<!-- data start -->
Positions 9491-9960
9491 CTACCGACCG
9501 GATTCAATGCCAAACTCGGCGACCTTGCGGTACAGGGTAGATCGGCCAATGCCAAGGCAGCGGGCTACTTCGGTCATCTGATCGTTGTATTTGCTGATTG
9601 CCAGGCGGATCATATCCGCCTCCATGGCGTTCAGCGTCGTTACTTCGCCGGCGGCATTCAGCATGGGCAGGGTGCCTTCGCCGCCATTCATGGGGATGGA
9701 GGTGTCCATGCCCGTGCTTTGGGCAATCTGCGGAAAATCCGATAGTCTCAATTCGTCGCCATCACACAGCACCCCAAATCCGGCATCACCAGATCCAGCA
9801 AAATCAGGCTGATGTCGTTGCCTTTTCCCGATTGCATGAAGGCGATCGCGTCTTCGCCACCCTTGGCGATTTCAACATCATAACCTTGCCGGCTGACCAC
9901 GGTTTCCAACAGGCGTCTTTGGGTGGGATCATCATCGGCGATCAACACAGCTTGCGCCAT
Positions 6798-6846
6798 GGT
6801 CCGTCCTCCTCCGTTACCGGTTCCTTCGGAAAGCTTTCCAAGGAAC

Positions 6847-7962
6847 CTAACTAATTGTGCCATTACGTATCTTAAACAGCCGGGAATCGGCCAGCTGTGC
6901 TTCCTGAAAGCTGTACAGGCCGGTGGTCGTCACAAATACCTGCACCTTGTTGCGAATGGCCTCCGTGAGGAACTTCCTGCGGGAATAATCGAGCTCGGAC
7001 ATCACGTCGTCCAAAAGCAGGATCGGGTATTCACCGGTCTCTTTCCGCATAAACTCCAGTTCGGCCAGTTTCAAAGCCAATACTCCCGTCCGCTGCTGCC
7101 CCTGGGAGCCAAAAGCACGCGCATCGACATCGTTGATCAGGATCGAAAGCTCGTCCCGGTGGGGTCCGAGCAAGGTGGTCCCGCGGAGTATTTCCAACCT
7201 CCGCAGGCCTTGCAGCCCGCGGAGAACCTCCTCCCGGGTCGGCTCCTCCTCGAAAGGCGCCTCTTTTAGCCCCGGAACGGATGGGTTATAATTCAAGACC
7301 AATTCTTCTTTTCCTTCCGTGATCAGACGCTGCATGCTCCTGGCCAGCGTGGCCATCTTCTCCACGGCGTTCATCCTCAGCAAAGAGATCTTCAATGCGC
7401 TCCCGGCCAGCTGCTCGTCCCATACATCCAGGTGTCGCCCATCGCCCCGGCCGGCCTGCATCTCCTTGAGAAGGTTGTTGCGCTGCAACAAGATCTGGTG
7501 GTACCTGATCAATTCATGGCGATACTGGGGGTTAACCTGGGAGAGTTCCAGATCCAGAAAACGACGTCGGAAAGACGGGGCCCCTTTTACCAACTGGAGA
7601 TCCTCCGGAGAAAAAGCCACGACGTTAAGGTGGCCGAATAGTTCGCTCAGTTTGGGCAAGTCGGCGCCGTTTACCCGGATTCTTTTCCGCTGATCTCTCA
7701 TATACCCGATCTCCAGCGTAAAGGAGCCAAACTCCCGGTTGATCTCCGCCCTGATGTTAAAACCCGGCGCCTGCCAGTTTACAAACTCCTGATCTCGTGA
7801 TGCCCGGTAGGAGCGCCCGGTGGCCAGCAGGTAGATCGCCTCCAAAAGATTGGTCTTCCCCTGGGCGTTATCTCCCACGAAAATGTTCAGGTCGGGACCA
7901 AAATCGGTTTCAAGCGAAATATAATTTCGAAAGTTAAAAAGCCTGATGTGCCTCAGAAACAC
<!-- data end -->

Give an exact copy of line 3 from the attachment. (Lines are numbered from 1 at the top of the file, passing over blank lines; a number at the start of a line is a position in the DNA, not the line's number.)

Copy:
9501 GATTCAATGCCAAACTCGGCGACCTTGCGGTACAGGGTAGATCGGCCAATGCCAAGGCAGCGGGCTACTTCGGTCATCTGATCGTTGTATTTGCTGATTG